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04.22.09

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Phaedra

DOUBLE TROUBLE: Siouxsie helped the Banshees turn angst into record sales in the '80s.

Doom and Gloom

Bay Area tribute bands keep foreboding sound of '80s goth rock alive

By Garrett Wheeler


IN 1979, the English rock band Bauhaus recorded a nine-minute song that captured a distinctly gloomy mood augmented by jagged guitar lines and dark, foreboding keyboards. As a minimalist, free-form composition, "Bela Lugosi's Dead" represented a new aesthetic in rock music, one that contrasted deeply with the fluorescent glow emitted by the popular music of the coming decade.

Although Bauhaus would never outgrow its original cult status, a slew of like-minded groups emerged from the English punk scene to form the newly coined gothic-rock genre.

For thousands of teenagers across America, the bleak atmosphere created by this new artistic movement became a refuge from the inherently superficial whirlwind of pop icons like Madonna, Prince and Michael Jackson. Goth rock was here to stay, and although the popularity of '90s grunge would ultimately sweep the genre out of the mainstream, its presence lives on.

Outside of the major-media spotlight cast on Marilyn Manson, nowhere is the manifestation of goth rock more visible than in the almighty tribute band. And the Bay Area is home to at least three of them.

Although they only existed for three years, England's Joy Division was arguably the most influential of the proto-goth-rock groups, ushering in a new sound that combined the raw emotion of punk with a softer, more subdued style. Lead vocalist Ian Curtis embodied Joy Division's haunting restraint with his tortured lyrics and manic stage behavior.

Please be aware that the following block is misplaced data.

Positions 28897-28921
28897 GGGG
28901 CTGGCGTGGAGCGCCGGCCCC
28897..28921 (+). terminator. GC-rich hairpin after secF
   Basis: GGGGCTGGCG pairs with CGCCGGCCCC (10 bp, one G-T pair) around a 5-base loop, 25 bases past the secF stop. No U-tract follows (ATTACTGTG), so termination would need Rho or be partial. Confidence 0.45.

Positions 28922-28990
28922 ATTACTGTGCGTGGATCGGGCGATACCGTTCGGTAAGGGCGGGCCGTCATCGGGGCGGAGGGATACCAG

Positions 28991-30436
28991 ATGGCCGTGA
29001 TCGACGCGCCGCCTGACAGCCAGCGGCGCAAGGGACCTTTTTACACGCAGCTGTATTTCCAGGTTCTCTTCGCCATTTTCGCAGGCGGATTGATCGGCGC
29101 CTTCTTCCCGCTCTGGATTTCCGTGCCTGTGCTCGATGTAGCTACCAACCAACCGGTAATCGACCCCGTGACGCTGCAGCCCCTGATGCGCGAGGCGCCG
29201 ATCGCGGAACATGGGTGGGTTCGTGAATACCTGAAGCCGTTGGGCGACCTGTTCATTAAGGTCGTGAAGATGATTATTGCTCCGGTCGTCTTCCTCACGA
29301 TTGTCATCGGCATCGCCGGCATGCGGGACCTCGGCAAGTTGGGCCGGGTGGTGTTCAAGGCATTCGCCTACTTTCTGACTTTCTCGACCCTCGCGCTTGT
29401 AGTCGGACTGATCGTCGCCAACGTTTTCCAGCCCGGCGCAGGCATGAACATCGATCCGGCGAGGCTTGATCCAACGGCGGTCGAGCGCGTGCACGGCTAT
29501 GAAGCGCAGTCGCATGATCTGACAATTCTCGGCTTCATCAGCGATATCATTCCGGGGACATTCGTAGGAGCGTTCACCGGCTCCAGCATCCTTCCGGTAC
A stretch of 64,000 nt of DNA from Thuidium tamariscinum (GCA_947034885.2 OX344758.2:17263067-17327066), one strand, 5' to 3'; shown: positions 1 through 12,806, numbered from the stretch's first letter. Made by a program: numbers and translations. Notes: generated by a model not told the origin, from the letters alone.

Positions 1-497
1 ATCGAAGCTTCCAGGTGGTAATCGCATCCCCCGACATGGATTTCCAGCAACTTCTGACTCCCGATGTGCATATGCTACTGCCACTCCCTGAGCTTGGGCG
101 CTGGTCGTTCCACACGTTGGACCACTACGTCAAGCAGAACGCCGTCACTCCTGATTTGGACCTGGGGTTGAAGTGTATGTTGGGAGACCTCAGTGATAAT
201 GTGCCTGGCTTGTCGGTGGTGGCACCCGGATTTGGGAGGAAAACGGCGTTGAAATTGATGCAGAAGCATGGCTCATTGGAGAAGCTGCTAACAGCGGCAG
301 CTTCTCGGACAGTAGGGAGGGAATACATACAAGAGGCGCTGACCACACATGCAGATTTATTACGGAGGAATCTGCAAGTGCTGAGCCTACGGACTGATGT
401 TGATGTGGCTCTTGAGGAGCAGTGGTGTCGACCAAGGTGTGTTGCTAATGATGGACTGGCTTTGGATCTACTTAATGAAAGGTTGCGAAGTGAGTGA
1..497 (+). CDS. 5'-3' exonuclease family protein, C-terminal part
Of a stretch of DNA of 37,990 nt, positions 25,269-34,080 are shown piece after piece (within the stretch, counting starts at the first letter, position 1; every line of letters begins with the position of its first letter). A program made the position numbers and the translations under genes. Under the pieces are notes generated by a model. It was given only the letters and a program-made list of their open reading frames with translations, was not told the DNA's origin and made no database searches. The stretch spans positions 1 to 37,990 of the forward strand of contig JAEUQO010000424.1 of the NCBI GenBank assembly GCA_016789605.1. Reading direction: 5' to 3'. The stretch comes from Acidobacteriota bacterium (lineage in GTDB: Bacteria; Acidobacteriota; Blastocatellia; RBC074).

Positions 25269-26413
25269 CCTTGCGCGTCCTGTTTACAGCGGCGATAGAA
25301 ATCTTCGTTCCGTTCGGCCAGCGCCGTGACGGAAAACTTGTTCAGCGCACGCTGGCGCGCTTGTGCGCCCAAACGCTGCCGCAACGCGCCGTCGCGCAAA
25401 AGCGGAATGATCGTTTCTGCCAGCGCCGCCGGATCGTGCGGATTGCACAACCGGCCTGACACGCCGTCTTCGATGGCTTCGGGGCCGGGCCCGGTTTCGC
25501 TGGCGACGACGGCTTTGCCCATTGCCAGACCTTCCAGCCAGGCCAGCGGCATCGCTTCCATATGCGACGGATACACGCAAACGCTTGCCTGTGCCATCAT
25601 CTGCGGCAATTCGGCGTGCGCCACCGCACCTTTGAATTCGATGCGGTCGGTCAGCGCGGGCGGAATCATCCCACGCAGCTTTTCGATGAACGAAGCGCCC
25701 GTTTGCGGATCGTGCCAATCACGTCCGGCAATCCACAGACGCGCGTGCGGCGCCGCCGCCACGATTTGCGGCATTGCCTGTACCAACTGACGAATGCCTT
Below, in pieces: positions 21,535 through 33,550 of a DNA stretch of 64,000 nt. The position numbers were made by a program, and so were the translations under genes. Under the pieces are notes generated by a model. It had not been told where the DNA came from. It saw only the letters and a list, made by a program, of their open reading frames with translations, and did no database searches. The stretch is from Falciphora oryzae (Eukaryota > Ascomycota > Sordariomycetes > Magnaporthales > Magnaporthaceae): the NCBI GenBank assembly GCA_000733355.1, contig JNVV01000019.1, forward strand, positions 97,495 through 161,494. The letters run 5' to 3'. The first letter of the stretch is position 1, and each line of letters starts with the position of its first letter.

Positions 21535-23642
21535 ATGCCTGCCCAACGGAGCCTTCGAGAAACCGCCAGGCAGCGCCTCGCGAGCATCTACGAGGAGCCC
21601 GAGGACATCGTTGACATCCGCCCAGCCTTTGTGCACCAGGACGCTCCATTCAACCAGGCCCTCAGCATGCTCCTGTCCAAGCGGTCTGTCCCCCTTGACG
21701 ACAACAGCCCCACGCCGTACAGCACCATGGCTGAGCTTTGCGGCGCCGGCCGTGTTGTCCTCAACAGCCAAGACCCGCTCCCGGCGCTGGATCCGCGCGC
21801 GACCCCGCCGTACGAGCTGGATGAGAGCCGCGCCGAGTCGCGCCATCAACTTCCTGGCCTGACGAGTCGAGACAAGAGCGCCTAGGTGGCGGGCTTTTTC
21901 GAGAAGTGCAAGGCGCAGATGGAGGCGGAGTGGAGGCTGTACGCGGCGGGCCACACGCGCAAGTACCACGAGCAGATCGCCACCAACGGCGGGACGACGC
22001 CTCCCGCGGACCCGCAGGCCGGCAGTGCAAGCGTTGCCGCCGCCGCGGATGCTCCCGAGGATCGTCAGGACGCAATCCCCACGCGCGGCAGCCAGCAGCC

In a fitting ode to Curtis, San Francisco's Dead Souls work tirelessly to replicate Joy Division's melancholic songs, with singer Dave Tibbs in charge of bringing Curtis' melodrama to life. Some of Joy Division's best-known tracks are seamlessly re-created by the Dead Souls, such as the brooding "Love Will Tear Us Apart." Musically, the Dead Souls bring audiences as close to Joy Division as they'll ever get (Curtis committed suicide in 1980), with Tibbs marvelously imitating Curtis' vocal complexities while guitarist Orlando Cerecedes, bassist Paul Skibitzke and drummer Sonya Empty provide an immaculate backdrop.

Unlike Joy Division, fellow London gloom-rock trio Siouxsie and the Banshees enjoyed a career marked by longevity and even some commercial success. Led by the overtly sexual and vampirelike Siouxsie Sioux, the group became one of the most influential goth-rock bands of the era.

It's not surprising that several Siouxsie tribute groups have sprung up over the years, but none with more character than the Bay Area's Spellbound. Kilby Black assumes the role of Siouxsie, donning the black-leather getup of her forbearer with natural ease. Black's vocal capabilities certainly do justice to Siouxsie's legacy, and her makeup lacks nothing from the original. Guitarist Cerecedes once again finds his way into the mix, providing the sophisticated havoc that characterized the Banshees' sound.

Lesser known than Joy Division and Siouxsie and the Banshees but of no less importance to the goth-rock arcadia are the Sisters of Mercy. Their slow, ominous fusion of metal and psychedelic pop stands as one of the more unique products of the genre, and often combined dark, menacing rock melodies with synthesized dance beats created on a drum machine dubbed Doktor Avalanche.

Strange and sinister almost to a point of ironic exaggeration, the Sisters of Mercy have been resurrected by some Bay Area musicians who perform under the name the Reptile House. As if in acknowledgment of the Sisters' eccentricity, the Reptile House's mission statement is simply "in case you didn't get it the first time around." Indeed, paying tribute to a band that was less than accessible even in its prime may seem daunting, but to the Reptile House, it is, above all, the "wit, wisdom, and wattage" of the Sisters of Mercy that must be preserved.

Although the original goth-rock scene was centered in London, it quickly permeated countercultures across Europe and America, eventually finding its way to the Bay Area. If anything can be learned from the pioneers of the genre, it is that factions of the public audience will inevitably gravitate toward cultural styles that stray from the mainstream. In the case of the goth era, that divergence from the plastic pop of the '80s could be found in a pair of black leather pants, dark eyeliner and the wavering sound of a minor chord played through a synthesizer.


THE DEAD SOULS, SPELLBOUND and THE REPTILE HOUSE play Friday (April 24) at 9pm at the VooDoo Lounge, 14 S. Second St., San Jose. Tickets are $10. (408.286.8636)


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